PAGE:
That is what happened for this adult son with his daughter. As a child, his need of compassion was not met by his parents. That means that he didn’t know how to give compassion to his own daughter.
So, what can be done in a tough and sad situation like this? Well, the father has a beautiful opportunity to now give his son the compassion he needed when he was a child. In turn, the son can learn to give that to his daughter.
That sounds simple, but it’s not really. It will take an intentional and conscious effort for both the father and the son. The father has to be willing to give compassion and the son has to be willing to learn how to receive it.
Meeting the Needs of You Adult Child’s Inner Child
The true needs of the son are not what he may recognize as needs from an adult perspective. His actual need is to receive compassion in the way that a child would need to receive it.
When our needs aren’t met in childhood, our brains get stunted at those ages. In order for this son to heal from those unmet needs, the father will need to think about ways a young child would be able to feel compassion from a father.
For those of you who aren’t familiar with me, my intuition is incredibly strong. When I’m in sessions with patients, ages often come to me that guide me to what age in their childhoods that we need to revisit.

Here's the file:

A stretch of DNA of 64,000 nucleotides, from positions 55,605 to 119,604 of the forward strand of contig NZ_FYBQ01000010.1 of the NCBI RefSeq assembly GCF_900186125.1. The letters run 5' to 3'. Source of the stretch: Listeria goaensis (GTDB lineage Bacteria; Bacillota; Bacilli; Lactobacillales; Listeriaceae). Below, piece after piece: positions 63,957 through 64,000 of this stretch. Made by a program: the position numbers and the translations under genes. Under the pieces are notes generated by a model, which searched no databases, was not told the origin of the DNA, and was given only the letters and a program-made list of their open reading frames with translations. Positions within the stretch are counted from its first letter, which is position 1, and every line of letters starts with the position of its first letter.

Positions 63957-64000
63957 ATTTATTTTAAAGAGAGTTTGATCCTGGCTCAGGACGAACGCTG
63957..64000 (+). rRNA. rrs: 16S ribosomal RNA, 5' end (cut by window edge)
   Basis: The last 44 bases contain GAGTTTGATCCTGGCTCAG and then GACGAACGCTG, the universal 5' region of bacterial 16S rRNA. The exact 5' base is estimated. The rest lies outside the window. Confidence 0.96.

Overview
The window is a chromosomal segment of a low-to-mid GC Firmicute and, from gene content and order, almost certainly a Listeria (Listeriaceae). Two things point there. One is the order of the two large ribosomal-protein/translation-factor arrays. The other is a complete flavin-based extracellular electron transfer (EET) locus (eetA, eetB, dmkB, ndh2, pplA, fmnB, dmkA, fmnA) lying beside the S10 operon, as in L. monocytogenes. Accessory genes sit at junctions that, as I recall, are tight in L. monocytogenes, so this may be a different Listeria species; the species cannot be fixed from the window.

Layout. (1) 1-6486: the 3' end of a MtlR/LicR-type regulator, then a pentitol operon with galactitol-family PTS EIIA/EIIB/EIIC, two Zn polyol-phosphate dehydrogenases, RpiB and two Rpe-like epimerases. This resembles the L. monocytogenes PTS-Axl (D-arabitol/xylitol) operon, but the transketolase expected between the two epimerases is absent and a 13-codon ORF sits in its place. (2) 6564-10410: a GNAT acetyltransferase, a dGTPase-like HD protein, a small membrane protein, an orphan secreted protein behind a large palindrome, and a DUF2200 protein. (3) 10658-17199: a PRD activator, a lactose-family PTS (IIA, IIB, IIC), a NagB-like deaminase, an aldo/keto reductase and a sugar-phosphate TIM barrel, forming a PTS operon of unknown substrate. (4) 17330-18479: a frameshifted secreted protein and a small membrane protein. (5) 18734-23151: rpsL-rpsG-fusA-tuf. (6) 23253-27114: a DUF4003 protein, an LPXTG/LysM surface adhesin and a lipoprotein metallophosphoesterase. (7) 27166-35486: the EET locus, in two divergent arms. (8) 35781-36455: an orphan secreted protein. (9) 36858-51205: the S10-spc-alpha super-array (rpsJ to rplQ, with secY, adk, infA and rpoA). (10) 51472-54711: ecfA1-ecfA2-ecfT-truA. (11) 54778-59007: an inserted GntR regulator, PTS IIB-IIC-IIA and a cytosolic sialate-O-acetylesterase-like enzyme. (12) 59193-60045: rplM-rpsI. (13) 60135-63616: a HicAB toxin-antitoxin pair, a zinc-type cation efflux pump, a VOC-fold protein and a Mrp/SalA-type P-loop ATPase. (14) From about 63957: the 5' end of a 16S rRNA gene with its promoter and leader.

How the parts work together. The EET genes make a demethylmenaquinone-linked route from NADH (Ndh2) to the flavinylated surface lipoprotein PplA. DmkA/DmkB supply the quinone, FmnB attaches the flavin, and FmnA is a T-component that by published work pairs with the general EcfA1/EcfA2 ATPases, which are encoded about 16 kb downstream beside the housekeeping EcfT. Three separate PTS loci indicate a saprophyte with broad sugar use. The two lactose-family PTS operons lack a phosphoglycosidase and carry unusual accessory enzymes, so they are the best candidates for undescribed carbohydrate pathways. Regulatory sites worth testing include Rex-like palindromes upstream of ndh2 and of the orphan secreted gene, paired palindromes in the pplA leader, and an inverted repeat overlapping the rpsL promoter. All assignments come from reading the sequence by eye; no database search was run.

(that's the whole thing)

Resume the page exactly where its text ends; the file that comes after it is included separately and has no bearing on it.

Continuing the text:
Age eight is what came to me for this son. As soon as I said age eight, I saw the son look at me with a little bit of panic. I asked how old his daughter was and guess what…she was eight.
Just as a side note and maybe a post for another day, the ages of our children that are the toughest for us are typically the ages that were the toughest for us as children. So, think about that for a moment in regards to tough times and ages with your children and your own childhood.
Back to the father and son, now. I don’t know what specifically the son could’ve gotten from his father at age eight that would’ve been received as compassion. So, the father will have to try several things to see what feels like true compassion for his son.